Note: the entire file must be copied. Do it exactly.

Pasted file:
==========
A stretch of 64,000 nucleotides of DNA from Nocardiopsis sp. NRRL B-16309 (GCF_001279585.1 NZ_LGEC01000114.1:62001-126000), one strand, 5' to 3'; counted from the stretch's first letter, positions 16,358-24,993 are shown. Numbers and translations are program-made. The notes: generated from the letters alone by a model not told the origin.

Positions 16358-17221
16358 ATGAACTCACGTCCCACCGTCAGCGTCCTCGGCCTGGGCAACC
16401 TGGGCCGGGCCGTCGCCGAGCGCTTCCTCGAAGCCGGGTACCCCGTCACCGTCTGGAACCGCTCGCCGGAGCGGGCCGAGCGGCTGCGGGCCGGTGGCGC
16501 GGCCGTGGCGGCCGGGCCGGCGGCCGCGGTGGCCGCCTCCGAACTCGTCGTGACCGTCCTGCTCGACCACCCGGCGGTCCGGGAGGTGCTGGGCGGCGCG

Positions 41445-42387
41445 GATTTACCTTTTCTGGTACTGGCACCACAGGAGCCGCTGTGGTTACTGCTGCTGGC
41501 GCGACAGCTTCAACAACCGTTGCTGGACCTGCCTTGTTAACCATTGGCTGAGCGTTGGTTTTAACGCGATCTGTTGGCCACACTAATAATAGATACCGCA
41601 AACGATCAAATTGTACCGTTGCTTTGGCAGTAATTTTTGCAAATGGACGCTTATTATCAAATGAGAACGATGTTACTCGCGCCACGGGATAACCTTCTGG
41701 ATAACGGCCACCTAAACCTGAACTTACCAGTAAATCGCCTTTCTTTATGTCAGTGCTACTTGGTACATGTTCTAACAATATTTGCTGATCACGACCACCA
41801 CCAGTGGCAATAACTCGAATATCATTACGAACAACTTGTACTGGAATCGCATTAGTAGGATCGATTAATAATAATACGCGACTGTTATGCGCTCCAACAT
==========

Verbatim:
A stretch of 64,000 nucleotides of DNA from Nocardiopsis sp. NRRL B-16309 (GCF_001279585.1 NZ_LGEC01000114.1:62001-126000), one strand, 5' to 3'; counted from the stretch's first letter, positions 16,358-24,993 are shown. Numbers and translations are program-made. The notes: generated from the letters alone by a model not told the origin.

Positions 16358-17221
16358 ATGAACTCACGTCCCACCGTCAGCGTCCTCGGCCTGGGCAACC
16401 TGGGCCGGGCCGTCGCCGAGCGCTTCCTCGAAGCCGGGTACCCCGTCACCGTCTGGAACCGCTCGCCGGAGCGGGCCGAGCGGCTGCGGGCCGGTGGCGC
16501 GGCCGTGGCGGCCGGGCCGGCGGCCGCGGTGGCCGCCTCCGAACTCGTCGTGACCGTCCTGCTCGACCACCCGGCGGTCCGGGAGGTGCTGGGCGGCGCG

Positions 41445-42387
41445 GATTTACCTTTTCTGGTACTGGCACCACAGGAGCCGCTGTGGTTACTGCTGCTGGC
41501 GCGACAGCTTCAACAACCGTTGCTGGACCTGCCTTGTTAACCATTGGCTGAGCGTTGGTTTTAACGCGATCTGTTGGCCACACTAATAATAGATACCGCA
41601 AACGATCAAATTGTACCGTTGCTTTGGCAGTAATTTTTGCAAATGGACGCTTATTATCAAATGAGAACGATGTTACTCGCGCCACGGGATAACCTTCTGG
41701 ATAACGGCCACCTAAACCTGAACTTACCAGTAAATCGCCTTTCTTTATGTCAGTGCTACTTGGTACATGTTCTAACAATATTTGCTGATCACGACCACCA
41801 CCAGTGGCAATAACTCGAATATCATTACGAACAACTTGTACTGGAATCGCATTAGTAGGATCGATTAATAATAATACGCGACTGTTATGCGCTCCAACAT